Friday, June 16, 2017

Zika virus and the unimportance of some people

All is not well with the government's response to public health

(Published on June 3, 2017 in Business Standard)

Of the Prime Minister’s many annoying acronyms, one stands out for being positively the most dishonest: EPI, or “Every Person is Important”. Phooey! Nobody who thinks Every Person is Important would compare people getting murdered to puppies getting run over. Plus, it’s the exact opposite of majoritarianism. Here’s an example of its dishonesty. 

In November 2016, a case of was detected in Gujarat. This is the virus that, when it rampaged through Brazil last year, was declared an international emergency, and almost derailed the Rio Olympics. Zika is transmitted by the Aedes aegypti mosquito — the same vector that will soon be bringing and to a nasty puddle near you — and has likely been hanging around India for decades, so, as the (WHO) has said, an eventual outbreak here is inevitable. It can also be transmitted sexually, remaining in semen for months. 

Symptoms, if you develop them, include fever, rashes, joint pain, and  They’re fairly mild, require no special treatment, and go away in a few days. But the is a huge health hazard because if you’re pregnant, there’s a good chance that your baby will be born with — a head smaller than normal, with an underdeveloped brain. The condition is associated with seizures, a shorter lifespan, poor brain and motor function, and dwarfism. 

Even unimportant people don’t want that for their kids. 

The can also trigger (GBS), which causes rapid-onset paralysis that can be fatal unless it’s treated. 

Sounds nasty, doesn’t it? It’s the kind of thing that might motivate people to be more careful about wearing long sleeves and insect repellent, keep their environment clean, and screen themselves if they’re sexually active. It’s definitely the kind of thing that people, even unimportant people, have the right to know.

By January 2017, three cases were confirmed in Ahmedabad. Three is not an outbreak. But you can’t be complacent about serious disease; Singapore had a few isolated cases, and then an outbreak months later. So the Indian government swung into action, scanning for the virus, testing over 34,000 blood samples and over 12,000 mosquito samples (more since then). It got the Indian Council of Medical Research (ICMR) to increase disease surveillance. It mobilised health workers to identify vector breeding spots and disease. It monitored for  All good steps.

But guess what it didn’t do? It didn’t tell anyone that we were dealing with Zika. It didn’t tell state and local authorities. It didn’t tell the health workers. And it didn’t tell the public. It said it was investigating malaria and dengue, not a new and dangerous disease unfamiliar to the Indian public. The Integrated Disease Surveillance Programme disease maps did not mention Zika. The health ministry responded to a question in Parliament saying that one case had been confirmed (when in fact three had been), that the states had been advised, and that a travel advisory was out.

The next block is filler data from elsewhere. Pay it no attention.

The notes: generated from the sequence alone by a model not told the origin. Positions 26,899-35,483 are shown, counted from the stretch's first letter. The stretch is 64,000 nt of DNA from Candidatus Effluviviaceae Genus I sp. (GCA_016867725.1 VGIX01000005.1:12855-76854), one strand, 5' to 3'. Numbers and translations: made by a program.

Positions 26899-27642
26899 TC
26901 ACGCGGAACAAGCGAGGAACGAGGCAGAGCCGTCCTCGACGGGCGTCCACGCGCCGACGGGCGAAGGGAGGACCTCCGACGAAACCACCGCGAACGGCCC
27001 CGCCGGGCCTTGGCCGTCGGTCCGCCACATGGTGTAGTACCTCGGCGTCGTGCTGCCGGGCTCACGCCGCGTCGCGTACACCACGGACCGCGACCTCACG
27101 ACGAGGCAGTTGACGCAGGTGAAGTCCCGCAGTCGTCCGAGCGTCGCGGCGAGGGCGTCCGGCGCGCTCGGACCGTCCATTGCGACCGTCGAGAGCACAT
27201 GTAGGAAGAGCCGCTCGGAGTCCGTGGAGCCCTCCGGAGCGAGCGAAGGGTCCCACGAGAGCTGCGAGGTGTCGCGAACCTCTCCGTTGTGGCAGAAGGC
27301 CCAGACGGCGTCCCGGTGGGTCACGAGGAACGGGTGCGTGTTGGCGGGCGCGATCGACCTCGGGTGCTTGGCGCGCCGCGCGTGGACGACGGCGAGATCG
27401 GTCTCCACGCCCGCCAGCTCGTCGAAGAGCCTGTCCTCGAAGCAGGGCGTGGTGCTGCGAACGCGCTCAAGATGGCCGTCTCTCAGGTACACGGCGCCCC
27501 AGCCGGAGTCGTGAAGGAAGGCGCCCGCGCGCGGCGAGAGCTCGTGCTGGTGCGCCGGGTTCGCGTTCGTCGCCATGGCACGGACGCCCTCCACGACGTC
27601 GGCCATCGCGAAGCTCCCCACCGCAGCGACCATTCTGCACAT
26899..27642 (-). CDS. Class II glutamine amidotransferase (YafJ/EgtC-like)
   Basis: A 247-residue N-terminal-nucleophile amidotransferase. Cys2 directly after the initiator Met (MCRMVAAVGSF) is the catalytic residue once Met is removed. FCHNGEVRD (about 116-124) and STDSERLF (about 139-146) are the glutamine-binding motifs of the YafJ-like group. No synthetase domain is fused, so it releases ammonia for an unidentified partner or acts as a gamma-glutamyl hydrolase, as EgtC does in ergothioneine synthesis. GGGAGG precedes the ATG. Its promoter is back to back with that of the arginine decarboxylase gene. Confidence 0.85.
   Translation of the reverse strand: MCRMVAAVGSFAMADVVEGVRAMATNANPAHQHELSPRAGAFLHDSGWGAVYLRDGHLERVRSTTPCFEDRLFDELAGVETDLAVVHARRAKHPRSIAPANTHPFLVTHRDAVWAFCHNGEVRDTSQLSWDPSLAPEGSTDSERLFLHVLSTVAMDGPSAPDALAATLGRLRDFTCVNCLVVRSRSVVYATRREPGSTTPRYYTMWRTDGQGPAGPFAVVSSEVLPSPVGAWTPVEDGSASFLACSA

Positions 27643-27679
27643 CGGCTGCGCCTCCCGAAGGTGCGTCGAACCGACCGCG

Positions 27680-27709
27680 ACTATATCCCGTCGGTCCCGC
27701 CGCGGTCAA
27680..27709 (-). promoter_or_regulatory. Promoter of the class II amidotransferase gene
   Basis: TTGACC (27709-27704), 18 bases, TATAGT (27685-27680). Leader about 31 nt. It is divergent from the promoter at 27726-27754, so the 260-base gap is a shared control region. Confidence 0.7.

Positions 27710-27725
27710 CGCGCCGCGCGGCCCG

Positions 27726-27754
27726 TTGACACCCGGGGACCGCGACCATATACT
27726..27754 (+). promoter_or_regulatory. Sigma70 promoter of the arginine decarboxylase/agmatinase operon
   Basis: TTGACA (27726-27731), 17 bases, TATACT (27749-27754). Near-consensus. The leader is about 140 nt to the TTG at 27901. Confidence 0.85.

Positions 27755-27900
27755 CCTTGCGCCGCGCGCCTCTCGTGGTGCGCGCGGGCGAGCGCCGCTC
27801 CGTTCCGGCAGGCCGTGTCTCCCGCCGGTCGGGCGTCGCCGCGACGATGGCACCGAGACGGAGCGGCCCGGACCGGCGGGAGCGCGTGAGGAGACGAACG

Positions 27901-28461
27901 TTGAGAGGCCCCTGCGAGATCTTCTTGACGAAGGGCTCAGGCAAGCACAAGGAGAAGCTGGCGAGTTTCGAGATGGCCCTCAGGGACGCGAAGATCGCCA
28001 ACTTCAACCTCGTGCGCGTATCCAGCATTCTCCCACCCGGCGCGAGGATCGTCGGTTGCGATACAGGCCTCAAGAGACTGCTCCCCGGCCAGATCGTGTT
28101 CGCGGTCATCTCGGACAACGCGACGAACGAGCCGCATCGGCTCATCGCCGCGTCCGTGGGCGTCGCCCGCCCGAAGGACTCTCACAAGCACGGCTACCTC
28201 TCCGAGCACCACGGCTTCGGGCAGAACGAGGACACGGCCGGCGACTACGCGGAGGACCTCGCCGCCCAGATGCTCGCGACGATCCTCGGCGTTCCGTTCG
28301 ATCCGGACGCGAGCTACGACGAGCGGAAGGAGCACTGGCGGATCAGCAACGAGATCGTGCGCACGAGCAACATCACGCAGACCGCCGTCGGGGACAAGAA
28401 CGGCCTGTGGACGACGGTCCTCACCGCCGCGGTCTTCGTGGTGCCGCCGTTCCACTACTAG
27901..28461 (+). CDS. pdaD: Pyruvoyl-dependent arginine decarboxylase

But Indians only found out about all this at the end of May, a full five months later, when the WHO posted its report on its website — having waited two months for the government’s replies to its questions.

Why the secrecy? How can an administration withhold a serious health hazard from the public, and the international community? How can it ignore disease control protocols? It hasn’t yet even finalised, according to the WHO report, information and communication materials for the public.

The silence wasn’t born of incompetence or oversight. Chief Secretary of Gujarat J N Singh said it was deliberate, to “avoid spreading panic”. To say that it was just saving Indians from their own chicken-headedness is contemptible government paternalism at best. But there’s a more grotesque and more likely explanation: According to The Hindu, the government hushed up Zika partly because the Vibrant Gujarat Summit was just days away. It wasn’t going to jeopardise millions of dollars just because of a few small-headed Indian babies birthed by a few dispensable Indian women. 

The government has refused, so far, to waste its valuable time holding a press conference on the subject so that we can better understand why it failed to disclose, to citizens, a health threat to citizens. Health Minister J P Nadda also refused to address Zika, and the odd five-month silence about it, in an interview published a few days ago about three years of the Narendra Modi-led government. At least this demonstrates the worth of another of the PM’s acronyms: ART, or “Accountability, Responsibility, Transparency”.

To summarise, it is obvious that EPI is total hooey and should be binned. I’d like to offer a usable replacement: USP. As in, this government’s USP is the Unimportance of Some People.

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